Data Security, Identity, Network Security

Are Your Third-Party Risk Assessments up to Snuff?

By Katherine Teitler

Take a chance on me

Even small, home-spun businesses have a handful of third-party vendors with which they must connect to keep the lights on and the money flowing. Larger organizations might have hundreds or thousands of partners in the supply chain. 

If the business has a centralized procurement department and processes, someone, somewhere has list of every supplier. This means it’s potentially viable to track each vendor tied into the corporate network at some level, be it read-write access to a database, the ability to view financial transactions, or just one person with login credentials that, if compromised, could be used by an attacker to pivot through an organization or drop malware on the system.

Just tracking every partner is challenging enough. Now add in applying a risk assessment and score to all of these vendors—monumental. Nonetheless, it’s becoming clearer with each passing day that businesses need to have a baseline understanding of partners’/vendors’/suppliers’ attention to information security governance and controls. The effects of a supplier or supplier’s supplier breach can be costly from financial, time, reputation, and resources standpoints.

Regardless, the most rigorous third-party risk assessment program can’t account for every supplier’s supplier, so it’s important for organizations to make sure instituted or potential suppliers don’t only have their own (currently) thorough security program; the supplier must also maintain an iterative assessment program for its own suppliers. Did the supplier check the box on its supplier’s contract saying it will, in turn, implement leading security practices? Good start, but it doesn’t end there. If a supplier, downstream or otherwise, isn’t regularly asking its vendors to account for the security of systems, things could flow downhill quickly. Recall the TSA audit, during which the auditor found nearly 13,000 vulnerabilities, many of which were due to a failure to patch. Security at implementation does now always reflect security five years down the road, so vet contracts before signing and ensure they allow for revisiting the supplier’s security posture at any given time (this can be accomplished through a third-party pen test, not necessarily your org poking around in the vendor’s org, making them somewhat uneasy).

If you need me, let me know, gonna be around

If a contract is already in place and security details can’t be worked into it, use the renewal date as a way to make sure security is part of the criteria next time. Waiting for a later date is OK for non-critical systems, but finance, HR, and legal applications are among those that need to be regularly assessed and monitored. If a high risk vendor agreement is active but your organization didn’t include the right to audit in the contract and the vendor is unwilling to allow testing, it’s time to bring the executive team together, explain the risks associated with continuing to do business, and then decide collectively if it makes sense to pull the provider ASAP. Easier said than done, for sure, but one big breach of a major system and your company could face serious trouble for years to come.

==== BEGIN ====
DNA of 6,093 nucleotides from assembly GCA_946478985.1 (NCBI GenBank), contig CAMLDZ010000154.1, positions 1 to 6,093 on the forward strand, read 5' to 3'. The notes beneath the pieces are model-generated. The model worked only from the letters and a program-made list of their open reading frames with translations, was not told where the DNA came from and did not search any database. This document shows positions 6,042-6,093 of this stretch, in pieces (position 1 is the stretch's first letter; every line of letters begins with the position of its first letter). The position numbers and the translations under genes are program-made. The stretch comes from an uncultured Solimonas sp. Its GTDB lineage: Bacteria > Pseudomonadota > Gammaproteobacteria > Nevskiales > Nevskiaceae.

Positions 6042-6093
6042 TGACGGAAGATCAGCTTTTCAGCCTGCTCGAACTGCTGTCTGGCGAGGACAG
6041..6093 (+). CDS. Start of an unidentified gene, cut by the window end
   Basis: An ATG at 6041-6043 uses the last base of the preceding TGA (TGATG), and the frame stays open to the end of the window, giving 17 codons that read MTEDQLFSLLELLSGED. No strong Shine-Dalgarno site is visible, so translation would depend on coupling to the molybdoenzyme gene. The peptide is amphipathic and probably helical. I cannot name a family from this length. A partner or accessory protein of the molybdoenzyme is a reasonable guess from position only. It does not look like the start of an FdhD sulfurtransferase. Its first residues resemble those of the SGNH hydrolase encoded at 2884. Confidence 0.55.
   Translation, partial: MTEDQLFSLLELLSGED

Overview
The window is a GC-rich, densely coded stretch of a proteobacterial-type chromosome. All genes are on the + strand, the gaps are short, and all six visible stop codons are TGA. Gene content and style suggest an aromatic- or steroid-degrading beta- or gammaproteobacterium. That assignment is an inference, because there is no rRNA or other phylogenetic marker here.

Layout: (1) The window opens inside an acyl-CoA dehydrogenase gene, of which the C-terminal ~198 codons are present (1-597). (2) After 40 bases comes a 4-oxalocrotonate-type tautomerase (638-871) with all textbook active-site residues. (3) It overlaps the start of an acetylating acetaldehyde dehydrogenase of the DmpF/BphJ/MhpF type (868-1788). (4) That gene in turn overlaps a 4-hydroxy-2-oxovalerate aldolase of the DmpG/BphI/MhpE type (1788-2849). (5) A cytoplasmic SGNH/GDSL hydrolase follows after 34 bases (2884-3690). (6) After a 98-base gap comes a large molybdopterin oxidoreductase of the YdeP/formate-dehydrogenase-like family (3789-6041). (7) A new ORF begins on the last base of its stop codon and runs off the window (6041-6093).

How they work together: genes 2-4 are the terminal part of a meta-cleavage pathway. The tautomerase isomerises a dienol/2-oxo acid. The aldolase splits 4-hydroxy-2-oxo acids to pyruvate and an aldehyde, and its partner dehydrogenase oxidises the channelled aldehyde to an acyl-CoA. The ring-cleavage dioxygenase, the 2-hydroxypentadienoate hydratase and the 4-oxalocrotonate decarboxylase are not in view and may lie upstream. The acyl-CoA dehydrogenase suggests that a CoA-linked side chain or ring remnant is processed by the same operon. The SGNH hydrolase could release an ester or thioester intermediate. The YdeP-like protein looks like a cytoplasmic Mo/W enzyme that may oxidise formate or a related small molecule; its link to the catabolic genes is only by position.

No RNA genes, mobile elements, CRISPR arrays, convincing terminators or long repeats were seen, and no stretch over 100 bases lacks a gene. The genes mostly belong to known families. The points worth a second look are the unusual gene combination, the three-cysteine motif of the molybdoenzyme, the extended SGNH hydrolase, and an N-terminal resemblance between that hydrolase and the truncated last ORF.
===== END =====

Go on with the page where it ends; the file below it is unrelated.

In this regard, it makes sense—once all vendors have been identified—to organize vendors into risk categories. Maybe “high, medium, low” works; more sophisticated organizations might want to assign a risk score based on some of the popular frameworks (FAIR, COBIT, TARA, OCTAVE, NIST) or a home grown assessment method. Again, the scores or categories will change over time, but a baseline and risk level should be determined for each partner.

If you put me to the test, if you let me try

One size does not fit all when it comes to securing the supply chain, and each organization must commit to a due diligence process that may seem overwhelming, especially for organizations with a large number of partners but a small security and/or risk team. As businesses’ supply chains expand, so too must oversight. Jerod Brennen, IT Risk Management Consultant, offers that organizations should focus on three critical areas to get their supply chain risk under control: Access management, vulnerability management, and third-party attestation. Vendor risk assessment checklists could include hundreds of questions, but start with these three, Brennen advises, and your company can build a repeatable, lightweight process for assessing ongoing risk. 

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